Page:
Connecting APIs to spark cloud without hosting your own middleware web app

Sometimes you might have the need to connect a third party API to your spark core, but you might not have your own web host to publish your own web applications to. There are lots of free hosting services that you can use such as Heroku, but this tutorial is about how to hookup an api to the spark cloud using webhooks. In this example, we’ll be sending bitcoin transactions from coinbase to your sparkcore.

First, here is the code for the core:

void setup() {
    Spark.function("bitcoin", bitcoin);
    pinMode(D7, OUTPUT);

void loop() {


int bitcoin(String args) {
    digitalWrite(D7, HIGH);
    digitalWrite(D7, LOW);
    return 1;

Next, go to and signup for a free account. Then from your dashboard, click the orange ‘Make a New Zap’ button. You’ll be brought to a page to select your action type of trigger and action. You should select ‘webhook’ for both the trigger and action. Under the trigger, you should have ‘Catch Hook’ selected and under the action, you should have ‘POST’ selected. Then click continue.

The next screen will give you your zapier url endpoint that you will give to coinbase. Coinbase will use this url to send bitcoin transaction data to.

Now go to the coinbase website and copy the url from zapier and paste it into your coinbase > merchant settings >Instant Payment Notifications > Callback URL field.

Then click the “Test Now” button to send a sample transaction to Zapier.

Back on Zapier now just click ‘Continue’ on step 3.

You can click ‘Continue’ on step 4 as well. Nothing to be done there. On step 5, you’ll enter all the information about where to send the transaction. In this case, we want to send it to the spark cloud. Fill out the url with your device endpoint. (Make sure to replace {DEVICE_ID} with your sparkcore’s id. The Payload type should be ‘form’. The first Data field we will be sending is the ‘args’ field. Here we can pass data straight into your function on the sparkcore.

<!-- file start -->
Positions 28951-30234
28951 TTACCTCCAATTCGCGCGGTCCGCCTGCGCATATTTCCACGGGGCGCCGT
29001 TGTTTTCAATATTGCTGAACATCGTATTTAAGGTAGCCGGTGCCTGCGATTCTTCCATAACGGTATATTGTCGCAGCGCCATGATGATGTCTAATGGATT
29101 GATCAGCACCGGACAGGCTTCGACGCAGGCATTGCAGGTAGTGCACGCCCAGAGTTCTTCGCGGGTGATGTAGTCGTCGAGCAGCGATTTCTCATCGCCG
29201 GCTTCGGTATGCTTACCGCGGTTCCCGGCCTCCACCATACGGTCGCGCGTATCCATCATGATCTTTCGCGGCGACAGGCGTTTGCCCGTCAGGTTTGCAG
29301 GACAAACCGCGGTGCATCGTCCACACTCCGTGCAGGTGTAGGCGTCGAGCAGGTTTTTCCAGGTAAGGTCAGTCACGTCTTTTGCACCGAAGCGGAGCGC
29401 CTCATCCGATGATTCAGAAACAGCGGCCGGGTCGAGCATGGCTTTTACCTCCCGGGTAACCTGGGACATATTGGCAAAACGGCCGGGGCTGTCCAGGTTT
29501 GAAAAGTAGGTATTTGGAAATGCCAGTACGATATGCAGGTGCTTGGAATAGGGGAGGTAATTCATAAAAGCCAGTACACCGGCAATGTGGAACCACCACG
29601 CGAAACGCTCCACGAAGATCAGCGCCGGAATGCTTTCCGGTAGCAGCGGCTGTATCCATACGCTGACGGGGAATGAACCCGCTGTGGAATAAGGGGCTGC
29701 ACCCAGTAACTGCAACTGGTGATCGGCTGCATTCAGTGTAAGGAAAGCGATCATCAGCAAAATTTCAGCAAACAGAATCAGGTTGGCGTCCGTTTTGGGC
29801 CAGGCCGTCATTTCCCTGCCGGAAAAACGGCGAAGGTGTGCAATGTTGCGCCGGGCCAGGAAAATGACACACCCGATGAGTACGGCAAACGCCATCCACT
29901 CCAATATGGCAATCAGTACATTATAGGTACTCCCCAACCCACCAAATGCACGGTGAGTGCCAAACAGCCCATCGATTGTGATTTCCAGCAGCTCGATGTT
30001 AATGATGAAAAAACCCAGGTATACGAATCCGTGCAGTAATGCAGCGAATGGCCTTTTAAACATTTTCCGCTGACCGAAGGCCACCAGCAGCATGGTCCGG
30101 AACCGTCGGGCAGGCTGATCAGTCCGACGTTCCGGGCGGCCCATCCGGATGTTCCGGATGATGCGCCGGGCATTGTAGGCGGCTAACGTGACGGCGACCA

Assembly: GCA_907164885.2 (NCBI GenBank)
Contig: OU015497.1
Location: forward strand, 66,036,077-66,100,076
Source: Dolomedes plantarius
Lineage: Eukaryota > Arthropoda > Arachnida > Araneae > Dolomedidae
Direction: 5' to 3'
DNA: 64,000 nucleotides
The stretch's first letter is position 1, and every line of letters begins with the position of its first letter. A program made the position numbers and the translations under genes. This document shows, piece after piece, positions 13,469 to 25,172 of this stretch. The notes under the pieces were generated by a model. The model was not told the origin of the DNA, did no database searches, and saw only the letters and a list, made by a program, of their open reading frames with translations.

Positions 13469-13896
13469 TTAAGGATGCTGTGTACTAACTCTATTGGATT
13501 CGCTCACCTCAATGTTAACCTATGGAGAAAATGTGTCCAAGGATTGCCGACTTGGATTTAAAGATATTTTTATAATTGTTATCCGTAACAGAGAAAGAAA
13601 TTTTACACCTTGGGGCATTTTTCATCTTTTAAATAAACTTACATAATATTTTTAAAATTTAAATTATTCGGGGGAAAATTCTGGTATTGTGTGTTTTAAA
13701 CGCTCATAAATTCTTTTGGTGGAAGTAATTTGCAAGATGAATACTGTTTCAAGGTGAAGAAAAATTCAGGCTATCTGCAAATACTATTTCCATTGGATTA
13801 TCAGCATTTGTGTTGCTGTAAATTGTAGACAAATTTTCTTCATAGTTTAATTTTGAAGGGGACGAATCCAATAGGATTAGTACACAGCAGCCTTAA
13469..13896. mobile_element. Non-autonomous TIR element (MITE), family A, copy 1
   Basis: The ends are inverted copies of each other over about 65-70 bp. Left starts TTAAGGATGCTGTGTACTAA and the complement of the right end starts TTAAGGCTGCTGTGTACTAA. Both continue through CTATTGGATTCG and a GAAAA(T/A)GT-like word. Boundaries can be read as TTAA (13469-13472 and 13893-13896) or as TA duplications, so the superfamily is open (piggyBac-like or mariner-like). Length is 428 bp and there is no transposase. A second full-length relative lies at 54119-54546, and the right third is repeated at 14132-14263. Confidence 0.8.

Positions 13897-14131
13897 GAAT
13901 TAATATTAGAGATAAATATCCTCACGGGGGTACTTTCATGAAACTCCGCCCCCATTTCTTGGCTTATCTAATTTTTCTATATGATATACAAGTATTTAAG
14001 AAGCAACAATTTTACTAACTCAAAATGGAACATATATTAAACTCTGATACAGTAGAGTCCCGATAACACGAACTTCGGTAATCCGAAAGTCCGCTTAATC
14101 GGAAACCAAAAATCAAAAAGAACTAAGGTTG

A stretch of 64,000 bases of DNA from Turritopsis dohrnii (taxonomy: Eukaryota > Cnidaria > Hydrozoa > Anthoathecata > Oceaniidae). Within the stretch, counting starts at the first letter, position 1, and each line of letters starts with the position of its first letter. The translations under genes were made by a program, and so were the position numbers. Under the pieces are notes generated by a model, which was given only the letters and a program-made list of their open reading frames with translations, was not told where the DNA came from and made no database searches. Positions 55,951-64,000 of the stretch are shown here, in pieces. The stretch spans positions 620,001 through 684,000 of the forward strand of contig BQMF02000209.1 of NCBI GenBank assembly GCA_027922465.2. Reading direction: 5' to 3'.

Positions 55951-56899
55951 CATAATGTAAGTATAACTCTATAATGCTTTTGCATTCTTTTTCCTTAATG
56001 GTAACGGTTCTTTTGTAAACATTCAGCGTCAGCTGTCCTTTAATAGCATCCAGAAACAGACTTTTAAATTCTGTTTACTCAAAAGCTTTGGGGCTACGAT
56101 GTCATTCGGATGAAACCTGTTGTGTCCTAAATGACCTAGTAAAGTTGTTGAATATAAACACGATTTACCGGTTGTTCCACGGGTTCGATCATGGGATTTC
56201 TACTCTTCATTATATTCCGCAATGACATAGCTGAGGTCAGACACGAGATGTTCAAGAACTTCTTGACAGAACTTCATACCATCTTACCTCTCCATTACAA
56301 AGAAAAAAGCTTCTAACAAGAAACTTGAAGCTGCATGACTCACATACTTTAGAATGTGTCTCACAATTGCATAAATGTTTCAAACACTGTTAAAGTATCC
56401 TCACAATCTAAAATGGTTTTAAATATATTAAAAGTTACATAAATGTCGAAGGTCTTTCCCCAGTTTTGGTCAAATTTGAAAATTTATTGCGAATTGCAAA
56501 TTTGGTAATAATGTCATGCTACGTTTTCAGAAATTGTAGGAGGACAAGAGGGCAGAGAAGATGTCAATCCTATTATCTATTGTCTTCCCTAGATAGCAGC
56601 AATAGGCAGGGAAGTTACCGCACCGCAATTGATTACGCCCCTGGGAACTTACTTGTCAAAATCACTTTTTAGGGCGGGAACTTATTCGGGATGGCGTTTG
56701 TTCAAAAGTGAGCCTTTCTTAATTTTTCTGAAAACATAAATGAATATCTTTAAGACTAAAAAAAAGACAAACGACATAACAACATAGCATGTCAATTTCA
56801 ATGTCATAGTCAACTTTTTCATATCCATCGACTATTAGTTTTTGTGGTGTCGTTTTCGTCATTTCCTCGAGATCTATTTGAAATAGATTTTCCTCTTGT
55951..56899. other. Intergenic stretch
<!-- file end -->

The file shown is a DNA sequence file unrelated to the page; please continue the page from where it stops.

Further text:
When you click on ‘insert fields’ on the args line, you might get a pop up that says zapier couldn’t get sample from your webhook. Make sure you go to coinbase and test the url. Then come back and click ‘OK, I did this’ until zapier says it found your changes.

When you go back to step 5, you’ll see a pulldown with all the values in the json object that coinbase sent to zapier during the test.

You can pick whichever fields you want to send to your core. You can also put a comma inbetween each one to separate them. In this example, I chose to pass 'Order Status (comma) Order Total Btc Cents. Then click the plus sign to the right to add another Data field. Put your spark cloud access token in here.

Leave everything else as the default until you get to step 6 - Test this zap. At this point you should be able to run the test and see the LED on your spark core flash for a second. Zapier will also say “Success” on the button. If you have it hooked up to your USB port, you should also see the transaction information in your debug console.

On step 7, name this zap and click ‘Turn Zap on’ to get things rolling.

At this point, you can go back to coinbase and click the ‘Test Now’ button to have coinbase send another test transaction to zapier, which should then send it off the spark cloud and then off to your core.

Here’s what the USB serial output will look like:

You can connect other APIs besides coinbase using this same method if they have a way to POST data to zapier.

Post below if you have any questions!


Outstanding tutorial @Hypnopompia!!!

Anyone with limited programming experience should take note! Hardware actions triggered by third-party services with zero web coding! :+1: :100:

1 Like


Thank you so much for creating/posting this tutorial. Very impressive turn-around as well! When I have time in the next couple days, I plan to fiddle with this and see what else I can make it do. :slight_smile:

Love the fantastic support in the Spark community!



Way cool! Nice write up too.